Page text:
Galatians 2:12

For before certain men came from James, he did eat with the Gentiles: but when they were come, he withdrew and separated himself, fearing them who were of the circumcision.
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Gaius Marius Victorinus

AD 400
But in what way was Peter sinning? He had not adopted this ruse to bring in the Jews, meeting them on their own terms (which Paul himself had done and glories in having done, meeting the Jews on their own terms but for their profit). Rather, the sin of Peter lay in the fact that he withdrew, through fear of those who were of the circumcision. –.

Gaius Marius Victorinus

AD 400
Perhaps indeed he would at this point have kept silent about the sin that he says he reproved in Peter, for it was enough that Peter had been corrected by popular reproof and Paul’s open accusation. But it is profitable and extremely requisite for this letter. He has two reasons for relating the incident. First, his own gospel was not reproved, and he himself, when he reproved Peter, heard no reproof from Peter. Next, this too, as I said, was extremely pertinent: it is because the Galatians thought that they needed to add to the principles of the gospel to obtain life … that this letter is being written to them. Hence it is very good to tell the story, because it is this very fault that was reproved by Paul in Peter and by the people also. In this way it follows that the Galatians too are sinning. –.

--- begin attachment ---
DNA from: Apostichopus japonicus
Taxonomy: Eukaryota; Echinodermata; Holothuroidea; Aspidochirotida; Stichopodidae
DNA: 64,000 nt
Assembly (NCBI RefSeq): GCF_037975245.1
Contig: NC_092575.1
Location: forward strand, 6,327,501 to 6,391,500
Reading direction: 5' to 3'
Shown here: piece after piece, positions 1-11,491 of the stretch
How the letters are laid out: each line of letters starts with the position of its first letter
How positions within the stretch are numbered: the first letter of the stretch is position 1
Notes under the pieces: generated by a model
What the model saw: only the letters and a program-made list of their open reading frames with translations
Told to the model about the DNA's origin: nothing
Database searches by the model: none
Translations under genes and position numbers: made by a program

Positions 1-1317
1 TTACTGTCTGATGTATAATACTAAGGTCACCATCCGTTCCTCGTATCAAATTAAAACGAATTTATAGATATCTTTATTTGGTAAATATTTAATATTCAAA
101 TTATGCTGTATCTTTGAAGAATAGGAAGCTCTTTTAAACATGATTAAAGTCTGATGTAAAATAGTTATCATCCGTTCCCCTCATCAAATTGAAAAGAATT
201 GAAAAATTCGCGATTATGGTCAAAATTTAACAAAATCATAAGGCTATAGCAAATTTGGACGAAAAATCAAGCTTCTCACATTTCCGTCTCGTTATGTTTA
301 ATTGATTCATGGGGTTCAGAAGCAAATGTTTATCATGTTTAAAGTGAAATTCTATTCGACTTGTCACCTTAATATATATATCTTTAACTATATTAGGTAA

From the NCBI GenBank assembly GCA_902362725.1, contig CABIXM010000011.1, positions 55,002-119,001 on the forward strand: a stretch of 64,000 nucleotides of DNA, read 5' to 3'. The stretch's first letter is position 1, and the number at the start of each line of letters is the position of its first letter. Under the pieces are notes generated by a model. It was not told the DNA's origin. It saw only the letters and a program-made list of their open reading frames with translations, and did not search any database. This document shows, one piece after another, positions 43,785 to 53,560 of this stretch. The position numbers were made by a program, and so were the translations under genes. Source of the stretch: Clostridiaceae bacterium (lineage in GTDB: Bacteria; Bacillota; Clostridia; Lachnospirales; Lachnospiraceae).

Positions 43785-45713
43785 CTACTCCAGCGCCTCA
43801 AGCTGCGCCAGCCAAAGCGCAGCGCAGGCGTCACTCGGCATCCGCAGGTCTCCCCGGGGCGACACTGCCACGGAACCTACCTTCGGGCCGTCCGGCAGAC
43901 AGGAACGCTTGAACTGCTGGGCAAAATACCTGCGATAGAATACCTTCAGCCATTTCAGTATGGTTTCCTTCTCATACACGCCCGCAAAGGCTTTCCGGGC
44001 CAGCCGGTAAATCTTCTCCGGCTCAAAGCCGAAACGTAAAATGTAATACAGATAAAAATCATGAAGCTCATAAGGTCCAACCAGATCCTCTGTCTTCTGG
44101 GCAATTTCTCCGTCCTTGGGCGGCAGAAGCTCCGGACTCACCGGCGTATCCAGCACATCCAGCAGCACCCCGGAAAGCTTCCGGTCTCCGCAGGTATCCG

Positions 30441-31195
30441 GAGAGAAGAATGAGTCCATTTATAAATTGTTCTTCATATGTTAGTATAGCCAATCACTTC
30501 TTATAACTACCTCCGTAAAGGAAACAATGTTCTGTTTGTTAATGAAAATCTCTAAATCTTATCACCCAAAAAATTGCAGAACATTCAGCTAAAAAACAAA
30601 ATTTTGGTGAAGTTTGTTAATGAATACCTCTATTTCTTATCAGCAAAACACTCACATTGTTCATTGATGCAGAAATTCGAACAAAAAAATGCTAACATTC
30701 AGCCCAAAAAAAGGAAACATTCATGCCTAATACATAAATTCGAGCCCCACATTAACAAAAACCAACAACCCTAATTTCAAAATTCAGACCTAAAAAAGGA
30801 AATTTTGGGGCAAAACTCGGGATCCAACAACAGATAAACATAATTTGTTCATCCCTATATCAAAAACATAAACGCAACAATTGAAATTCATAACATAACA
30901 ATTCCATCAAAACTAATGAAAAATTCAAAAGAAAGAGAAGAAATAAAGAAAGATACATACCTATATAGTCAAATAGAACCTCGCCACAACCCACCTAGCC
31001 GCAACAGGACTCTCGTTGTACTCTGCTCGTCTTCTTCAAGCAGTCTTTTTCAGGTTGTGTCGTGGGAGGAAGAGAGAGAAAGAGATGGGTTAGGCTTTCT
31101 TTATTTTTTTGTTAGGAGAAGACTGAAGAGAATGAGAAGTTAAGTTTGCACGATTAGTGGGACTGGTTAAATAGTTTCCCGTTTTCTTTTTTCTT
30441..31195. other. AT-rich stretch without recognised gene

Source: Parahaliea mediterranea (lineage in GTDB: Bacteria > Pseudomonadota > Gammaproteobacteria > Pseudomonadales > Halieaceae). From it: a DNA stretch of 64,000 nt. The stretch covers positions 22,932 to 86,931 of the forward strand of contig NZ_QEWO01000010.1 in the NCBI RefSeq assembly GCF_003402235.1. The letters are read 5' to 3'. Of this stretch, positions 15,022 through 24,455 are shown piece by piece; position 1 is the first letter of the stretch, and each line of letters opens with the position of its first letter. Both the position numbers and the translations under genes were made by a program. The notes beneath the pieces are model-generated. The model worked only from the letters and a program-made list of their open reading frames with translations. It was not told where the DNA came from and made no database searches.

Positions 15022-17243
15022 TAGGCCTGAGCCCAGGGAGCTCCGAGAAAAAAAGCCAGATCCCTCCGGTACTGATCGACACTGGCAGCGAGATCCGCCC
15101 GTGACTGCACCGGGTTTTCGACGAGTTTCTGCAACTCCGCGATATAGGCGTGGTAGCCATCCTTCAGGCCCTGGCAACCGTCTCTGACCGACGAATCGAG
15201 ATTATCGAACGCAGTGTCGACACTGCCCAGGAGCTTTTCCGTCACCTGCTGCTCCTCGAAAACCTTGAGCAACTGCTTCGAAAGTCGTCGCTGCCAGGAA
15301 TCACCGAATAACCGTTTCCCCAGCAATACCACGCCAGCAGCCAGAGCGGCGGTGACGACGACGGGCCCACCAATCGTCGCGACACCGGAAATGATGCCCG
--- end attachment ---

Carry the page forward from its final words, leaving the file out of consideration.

Irenaeus of Lyons

AD 202
But they themselves, while knowing the same God, continued in the ancient observances; so that even Peter, fearing also lest he might incur their reproof, although formerly eating with the Gentiles, because of the vision, and of the Spirit who had rested upon them, yet, when certain persons came from James, withdrew himself, and did not eat with them. And Paul said that Barnabas likewise did the same thing.

John Chrysostom

AD 407
He was not afraid of his own endangerment; for one who had no fear at the beginning would have all the less at that time. Rather, he feared their apostasy. Just as Paul himself says to the Galatians, “I am afraid I have labored over you in vain.”

John of Damascus

AD 749
From those who came down from Jerusalem. “Because he was afraid of those from the circumcision.” In other words, that he might not scandalize them, and might not suffer anything terrible on their account.

Tertullian of Carthage

AD 220
Paul, however, censures Peter for not walking straightforwardly according to the truth of the gospel. No doubt he blames him; but it was solely because of his inconsistency in the matter of "eating". which he varied according to the sort of persons (whom he associated with) "fearing them which were of the circumcision"

Knowing this first, that no prophecy of the scripture is of any private interpretation - 2 Peter 1:20

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